Bryan Mann: Now enterprises say, "Whoa, whoa, whoa, we need to get control of that because Bryan just went and signed up for a Dropbox account with an identity that I own." So, account capture actually gives you a way of pulling those people in to your team, managing them, and really getting control of all of the content that those people had. So we're improving that integration with Okta so that's a lot more streamlined.

Bryan Mann: We're also looking at standards based ways of improving the provisioning process. So some of these standards have been around for a number of years. We're going to formally adopt those so that we have an easy way of onboarding people very rapidly into an organization. And then we're also looking at some other standards that have been around for a couple of years to have support for that so that you have easy ways of provisioning, de-provisioning, users and groups within the Dropbox organization.

Bryan Mann: Recently we also released something called multi-team admin. In many organizations you might have teams that have popped up organically over the years, but now IT wants to get control of some of those teams. And with multi-team admin, we give the ability for an administrator for one team to grant access to an administrator of another team. That will allow, say, the finance team that had a Dropbox team that they were managing to grant access to that IT administrator so that they can manage users and the policy and settings within Dropbox. What we're looking at in the future though is a more granular permissions and a better and tighter relationship between teams, and really excited about that.

Bryan Mann: We actually have a number of product managers that are here in the session and then also at the booth. So if you'd like to talk to anyone about some of these features, more than happy to do that, and look for us down in the vendor hall.

Bryan Mann: So, with that, we're going to move on to the interview and very, very excited today to have Gabe Cortina, he is the CTO at Bunim Murray productions to talk about his experience with Okta and Dropbox. How are you doing Gabe?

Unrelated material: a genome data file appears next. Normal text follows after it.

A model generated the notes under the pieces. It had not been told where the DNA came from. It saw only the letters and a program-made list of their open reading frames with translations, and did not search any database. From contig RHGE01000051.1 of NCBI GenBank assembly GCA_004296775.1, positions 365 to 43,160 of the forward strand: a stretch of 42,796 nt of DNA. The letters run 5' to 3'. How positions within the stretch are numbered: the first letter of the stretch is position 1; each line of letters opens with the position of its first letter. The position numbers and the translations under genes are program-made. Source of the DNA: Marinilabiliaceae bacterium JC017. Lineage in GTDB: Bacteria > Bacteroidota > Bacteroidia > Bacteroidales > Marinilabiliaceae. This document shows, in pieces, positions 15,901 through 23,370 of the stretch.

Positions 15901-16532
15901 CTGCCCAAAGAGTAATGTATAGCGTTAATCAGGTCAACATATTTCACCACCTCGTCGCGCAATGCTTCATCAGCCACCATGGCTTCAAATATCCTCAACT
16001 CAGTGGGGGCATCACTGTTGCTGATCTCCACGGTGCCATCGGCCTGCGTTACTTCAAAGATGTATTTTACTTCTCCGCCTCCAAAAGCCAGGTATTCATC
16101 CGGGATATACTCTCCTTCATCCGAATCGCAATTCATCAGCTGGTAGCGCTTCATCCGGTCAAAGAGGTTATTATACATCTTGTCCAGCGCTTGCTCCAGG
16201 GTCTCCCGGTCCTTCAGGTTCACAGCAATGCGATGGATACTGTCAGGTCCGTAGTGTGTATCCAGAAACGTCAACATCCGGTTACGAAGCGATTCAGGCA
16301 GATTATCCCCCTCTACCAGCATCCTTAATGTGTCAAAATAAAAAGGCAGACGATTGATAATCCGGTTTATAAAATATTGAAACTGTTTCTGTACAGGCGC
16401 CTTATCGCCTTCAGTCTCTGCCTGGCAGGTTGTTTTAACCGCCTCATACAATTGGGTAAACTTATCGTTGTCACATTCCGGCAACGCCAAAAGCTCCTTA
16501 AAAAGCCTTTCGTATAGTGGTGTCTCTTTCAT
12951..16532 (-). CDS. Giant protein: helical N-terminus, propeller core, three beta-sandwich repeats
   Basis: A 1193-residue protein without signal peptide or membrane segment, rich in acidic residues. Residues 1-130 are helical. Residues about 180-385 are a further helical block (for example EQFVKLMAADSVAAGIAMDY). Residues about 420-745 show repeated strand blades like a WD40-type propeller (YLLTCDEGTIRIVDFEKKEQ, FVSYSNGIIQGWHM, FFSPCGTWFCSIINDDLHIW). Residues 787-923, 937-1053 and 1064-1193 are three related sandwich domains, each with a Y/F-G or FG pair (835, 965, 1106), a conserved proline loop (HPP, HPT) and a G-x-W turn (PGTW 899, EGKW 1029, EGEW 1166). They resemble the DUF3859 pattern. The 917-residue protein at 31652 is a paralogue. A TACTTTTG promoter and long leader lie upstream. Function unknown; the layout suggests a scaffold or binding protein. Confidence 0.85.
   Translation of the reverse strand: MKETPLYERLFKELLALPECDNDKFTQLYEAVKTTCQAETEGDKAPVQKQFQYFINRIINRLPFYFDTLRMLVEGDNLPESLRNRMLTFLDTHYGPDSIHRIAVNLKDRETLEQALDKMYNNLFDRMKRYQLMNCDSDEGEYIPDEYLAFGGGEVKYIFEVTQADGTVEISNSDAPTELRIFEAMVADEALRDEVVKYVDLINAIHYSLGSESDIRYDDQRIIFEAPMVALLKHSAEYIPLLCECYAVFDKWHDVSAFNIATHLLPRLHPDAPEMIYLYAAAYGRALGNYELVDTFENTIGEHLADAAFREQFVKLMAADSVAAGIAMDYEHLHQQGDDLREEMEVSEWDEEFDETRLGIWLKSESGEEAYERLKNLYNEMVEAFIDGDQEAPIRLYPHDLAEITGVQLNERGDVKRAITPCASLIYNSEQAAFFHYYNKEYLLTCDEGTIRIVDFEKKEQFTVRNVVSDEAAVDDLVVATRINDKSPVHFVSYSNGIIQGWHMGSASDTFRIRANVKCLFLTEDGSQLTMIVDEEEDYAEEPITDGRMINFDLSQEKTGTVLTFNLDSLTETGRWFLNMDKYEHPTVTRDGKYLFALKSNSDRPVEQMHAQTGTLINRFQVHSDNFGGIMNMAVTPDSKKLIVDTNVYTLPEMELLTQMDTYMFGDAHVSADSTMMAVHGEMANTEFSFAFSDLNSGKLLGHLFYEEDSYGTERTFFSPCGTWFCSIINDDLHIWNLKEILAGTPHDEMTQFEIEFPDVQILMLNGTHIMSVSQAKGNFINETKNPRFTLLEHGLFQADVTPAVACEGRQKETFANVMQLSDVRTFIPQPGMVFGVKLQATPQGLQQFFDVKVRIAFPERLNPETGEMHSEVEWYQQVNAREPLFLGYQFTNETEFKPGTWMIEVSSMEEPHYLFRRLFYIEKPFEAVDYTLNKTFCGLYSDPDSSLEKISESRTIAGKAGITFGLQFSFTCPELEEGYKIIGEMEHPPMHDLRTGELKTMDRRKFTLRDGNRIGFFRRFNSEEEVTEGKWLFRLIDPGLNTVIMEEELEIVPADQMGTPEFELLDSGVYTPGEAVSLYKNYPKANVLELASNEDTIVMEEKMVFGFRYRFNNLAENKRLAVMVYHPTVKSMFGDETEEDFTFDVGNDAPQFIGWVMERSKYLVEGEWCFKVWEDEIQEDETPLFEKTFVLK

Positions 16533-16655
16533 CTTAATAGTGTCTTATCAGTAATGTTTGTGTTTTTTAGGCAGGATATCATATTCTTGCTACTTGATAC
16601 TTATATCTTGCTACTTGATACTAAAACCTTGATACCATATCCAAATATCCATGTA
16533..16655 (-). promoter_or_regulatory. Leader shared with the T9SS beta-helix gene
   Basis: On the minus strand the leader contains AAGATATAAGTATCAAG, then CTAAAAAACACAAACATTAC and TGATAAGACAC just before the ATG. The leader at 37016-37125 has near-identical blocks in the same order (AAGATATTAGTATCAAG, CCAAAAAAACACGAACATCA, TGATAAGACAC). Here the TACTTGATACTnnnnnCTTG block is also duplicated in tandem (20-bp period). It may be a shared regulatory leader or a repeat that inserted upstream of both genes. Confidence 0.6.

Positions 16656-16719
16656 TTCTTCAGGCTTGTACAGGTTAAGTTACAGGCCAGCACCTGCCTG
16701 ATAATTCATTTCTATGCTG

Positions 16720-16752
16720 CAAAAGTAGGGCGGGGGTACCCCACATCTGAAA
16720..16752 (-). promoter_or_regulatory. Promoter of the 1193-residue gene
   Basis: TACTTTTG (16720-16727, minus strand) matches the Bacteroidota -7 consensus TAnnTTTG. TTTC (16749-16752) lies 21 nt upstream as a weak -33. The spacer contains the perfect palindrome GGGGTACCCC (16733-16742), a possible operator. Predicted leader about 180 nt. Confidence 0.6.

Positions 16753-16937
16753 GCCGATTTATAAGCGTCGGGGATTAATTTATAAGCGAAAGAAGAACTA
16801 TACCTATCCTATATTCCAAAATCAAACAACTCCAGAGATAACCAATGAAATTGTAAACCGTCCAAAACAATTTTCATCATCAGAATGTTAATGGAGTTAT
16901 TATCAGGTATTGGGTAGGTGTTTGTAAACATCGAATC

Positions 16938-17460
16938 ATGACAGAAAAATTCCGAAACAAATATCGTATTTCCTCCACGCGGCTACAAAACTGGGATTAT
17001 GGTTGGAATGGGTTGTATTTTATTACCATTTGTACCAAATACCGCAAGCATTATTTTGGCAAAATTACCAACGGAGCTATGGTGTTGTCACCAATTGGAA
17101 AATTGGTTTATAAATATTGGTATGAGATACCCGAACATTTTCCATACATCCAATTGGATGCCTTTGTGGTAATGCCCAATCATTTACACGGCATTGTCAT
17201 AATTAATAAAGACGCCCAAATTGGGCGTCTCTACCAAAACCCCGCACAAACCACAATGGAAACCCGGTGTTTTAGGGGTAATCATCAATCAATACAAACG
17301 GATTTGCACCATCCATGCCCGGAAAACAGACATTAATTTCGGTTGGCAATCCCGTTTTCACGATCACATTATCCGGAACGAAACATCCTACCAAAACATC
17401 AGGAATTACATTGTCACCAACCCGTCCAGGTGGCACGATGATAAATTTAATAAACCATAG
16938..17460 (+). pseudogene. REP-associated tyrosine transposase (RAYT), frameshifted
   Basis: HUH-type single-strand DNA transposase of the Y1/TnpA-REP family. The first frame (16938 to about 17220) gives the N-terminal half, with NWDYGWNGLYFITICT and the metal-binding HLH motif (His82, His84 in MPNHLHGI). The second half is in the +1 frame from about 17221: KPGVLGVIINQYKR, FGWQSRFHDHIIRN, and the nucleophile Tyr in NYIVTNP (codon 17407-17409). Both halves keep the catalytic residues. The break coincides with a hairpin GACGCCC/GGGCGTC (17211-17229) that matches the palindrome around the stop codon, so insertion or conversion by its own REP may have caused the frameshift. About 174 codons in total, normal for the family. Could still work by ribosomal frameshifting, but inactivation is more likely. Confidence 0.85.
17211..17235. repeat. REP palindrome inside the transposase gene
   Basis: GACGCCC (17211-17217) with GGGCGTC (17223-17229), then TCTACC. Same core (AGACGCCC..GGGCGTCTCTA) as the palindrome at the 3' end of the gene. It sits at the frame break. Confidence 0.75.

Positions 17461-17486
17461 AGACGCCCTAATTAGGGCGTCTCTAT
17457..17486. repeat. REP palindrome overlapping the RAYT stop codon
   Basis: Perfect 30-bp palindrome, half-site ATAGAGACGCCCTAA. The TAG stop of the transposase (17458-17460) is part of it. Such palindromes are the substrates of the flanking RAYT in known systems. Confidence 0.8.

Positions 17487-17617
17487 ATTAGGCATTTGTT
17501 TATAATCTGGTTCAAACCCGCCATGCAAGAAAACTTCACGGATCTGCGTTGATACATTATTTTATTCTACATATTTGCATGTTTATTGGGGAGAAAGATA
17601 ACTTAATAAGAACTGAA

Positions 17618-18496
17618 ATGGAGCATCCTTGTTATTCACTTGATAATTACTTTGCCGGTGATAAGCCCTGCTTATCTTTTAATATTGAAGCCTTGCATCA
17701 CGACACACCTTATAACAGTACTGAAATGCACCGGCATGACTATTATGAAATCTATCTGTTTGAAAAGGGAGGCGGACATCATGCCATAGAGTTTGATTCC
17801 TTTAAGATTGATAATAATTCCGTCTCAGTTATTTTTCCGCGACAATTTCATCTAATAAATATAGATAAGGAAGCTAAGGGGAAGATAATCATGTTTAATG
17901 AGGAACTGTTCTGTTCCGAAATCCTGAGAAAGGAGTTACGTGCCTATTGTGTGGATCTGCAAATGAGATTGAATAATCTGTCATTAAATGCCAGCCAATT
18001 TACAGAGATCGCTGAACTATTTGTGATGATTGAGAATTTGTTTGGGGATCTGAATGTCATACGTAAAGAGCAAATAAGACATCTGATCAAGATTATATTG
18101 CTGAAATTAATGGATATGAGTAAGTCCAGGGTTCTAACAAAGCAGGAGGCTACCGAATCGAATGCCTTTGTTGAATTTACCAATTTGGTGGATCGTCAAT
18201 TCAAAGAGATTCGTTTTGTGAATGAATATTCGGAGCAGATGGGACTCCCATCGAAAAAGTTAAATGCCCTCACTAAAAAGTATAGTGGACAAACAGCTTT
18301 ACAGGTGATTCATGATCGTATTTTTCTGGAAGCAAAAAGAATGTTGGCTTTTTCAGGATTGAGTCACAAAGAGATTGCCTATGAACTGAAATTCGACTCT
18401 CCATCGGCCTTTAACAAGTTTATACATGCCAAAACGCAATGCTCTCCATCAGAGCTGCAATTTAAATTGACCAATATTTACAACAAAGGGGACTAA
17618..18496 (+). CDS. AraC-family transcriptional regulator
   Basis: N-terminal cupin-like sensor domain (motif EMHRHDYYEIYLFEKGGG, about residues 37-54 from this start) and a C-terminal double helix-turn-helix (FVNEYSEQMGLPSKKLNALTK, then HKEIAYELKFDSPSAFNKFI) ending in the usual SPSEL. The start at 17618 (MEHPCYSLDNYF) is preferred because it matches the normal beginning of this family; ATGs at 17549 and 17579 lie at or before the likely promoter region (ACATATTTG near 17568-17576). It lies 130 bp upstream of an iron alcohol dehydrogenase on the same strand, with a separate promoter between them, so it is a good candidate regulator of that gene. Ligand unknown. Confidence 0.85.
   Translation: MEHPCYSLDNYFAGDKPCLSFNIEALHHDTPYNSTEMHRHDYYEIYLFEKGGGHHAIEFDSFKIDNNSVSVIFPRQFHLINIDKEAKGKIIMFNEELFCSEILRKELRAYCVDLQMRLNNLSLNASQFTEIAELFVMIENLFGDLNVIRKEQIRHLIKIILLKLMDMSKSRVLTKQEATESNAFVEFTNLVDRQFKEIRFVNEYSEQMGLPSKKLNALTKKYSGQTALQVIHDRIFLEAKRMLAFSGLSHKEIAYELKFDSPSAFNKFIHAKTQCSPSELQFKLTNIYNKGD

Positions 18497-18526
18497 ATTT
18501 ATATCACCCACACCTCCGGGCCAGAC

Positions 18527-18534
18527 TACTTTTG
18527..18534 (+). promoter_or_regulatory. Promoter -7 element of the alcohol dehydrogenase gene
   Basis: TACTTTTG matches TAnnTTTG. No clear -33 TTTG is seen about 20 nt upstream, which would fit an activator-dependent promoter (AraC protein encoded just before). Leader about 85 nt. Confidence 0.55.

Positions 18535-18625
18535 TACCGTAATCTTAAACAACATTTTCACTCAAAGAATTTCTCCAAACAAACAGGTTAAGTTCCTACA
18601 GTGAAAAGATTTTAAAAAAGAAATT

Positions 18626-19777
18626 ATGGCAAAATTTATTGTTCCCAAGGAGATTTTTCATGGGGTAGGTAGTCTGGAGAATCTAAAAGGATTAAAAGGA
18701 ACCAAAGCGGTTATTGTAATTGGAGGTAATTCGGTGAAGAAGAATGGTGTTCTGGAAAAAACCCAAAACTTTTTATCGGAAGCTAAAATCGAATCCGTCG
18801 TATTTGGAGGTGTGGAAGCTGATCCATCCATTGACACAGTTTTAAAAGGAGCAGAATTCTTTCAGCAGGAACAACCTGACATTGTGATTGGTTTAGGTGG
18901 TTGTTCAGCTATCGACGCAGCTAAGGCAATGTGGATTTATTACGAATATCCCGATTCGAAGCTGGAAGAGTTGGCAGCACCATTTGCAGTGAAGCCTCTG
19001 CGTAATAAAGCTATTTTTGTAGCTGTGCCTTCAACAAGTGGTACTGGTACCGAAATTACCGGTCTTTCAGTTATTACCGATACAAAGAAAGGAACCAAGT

Bryan Mann: So, Bunim Murray productions, for those that don't know, is the founder, I'll just say, the founder, of reality TV, producing such as as The Real World, Project Runway, Keeping up with the Kardashians, some of those, frankly, I don't know much about. I've heard of the Kardashians, I'm sure everybody's heard of the Kardashians.

Gabe Cortina: Actually, have any of you guys heard of Bunim Murray before? Raise your hand if you have. Yeah, not too many. I mean, before I went to there I didn't hear of them either. But, what happens is most time I say I work for Bunim Murray and then people are like, give me those stares, "We do the Kardashians," then they go, "Oh, yeah. Okay. I get it."

Bryan Mann: Yep.

Gabe Cortina: But, I mean, we really work on, like ... We've built like hundreds of shows, but typically, you know, we're at the very end after the show. We sell our shows to networks like an MTV, E, now Facebook, Snapchat, Netflix and so forth.

Bryan Mann: Yeah, great. And you've been in the industry for quite a while. I mean, your focus is really to optimize and scale the business at Bunim. You've had a number of accolades that you've gotten over the years, including a Presidents Award, product innovation award, and then also being nominated for CIO and CTO by the LA Business Journal. So you've been around and have been in the business. Can you talk a little bit about your role as CTO at Bunim and what are the areas of business that they really cover?

Gabe Cortina: Yeah, I mean, actually I came in from a different industry, so I've only been into entertainment for three years. I spent most of my career doing big Pharma and medical device. And when I entered into entertainment, actually I was kind of concerned. I was like, "Wow, these guys must be really high tech." You know, I had a little anxiety coming into the job. And my first day on I realized, "Oh wow, these guys are not very high tech." In fact, the industry was quite a ways behind, technically. In my third week on the job, we had 10 terabytes slip out of our firewall over a course of two weeks. So, actually in my first week already, we had somebody ... An intrusion.

Bryan Mann: Welcome.

Gabe Cortina: Yeah. And when we found out where the server was and stuff like that, I was like, "Why was it placed there? Why wasn't in the DMZ?" "We didn't have a DMZ, right? "Well, where did the server come from?" "It came from a vendor." "Okay." And then when we looked at the vendor we found out the vendor never changed the root password.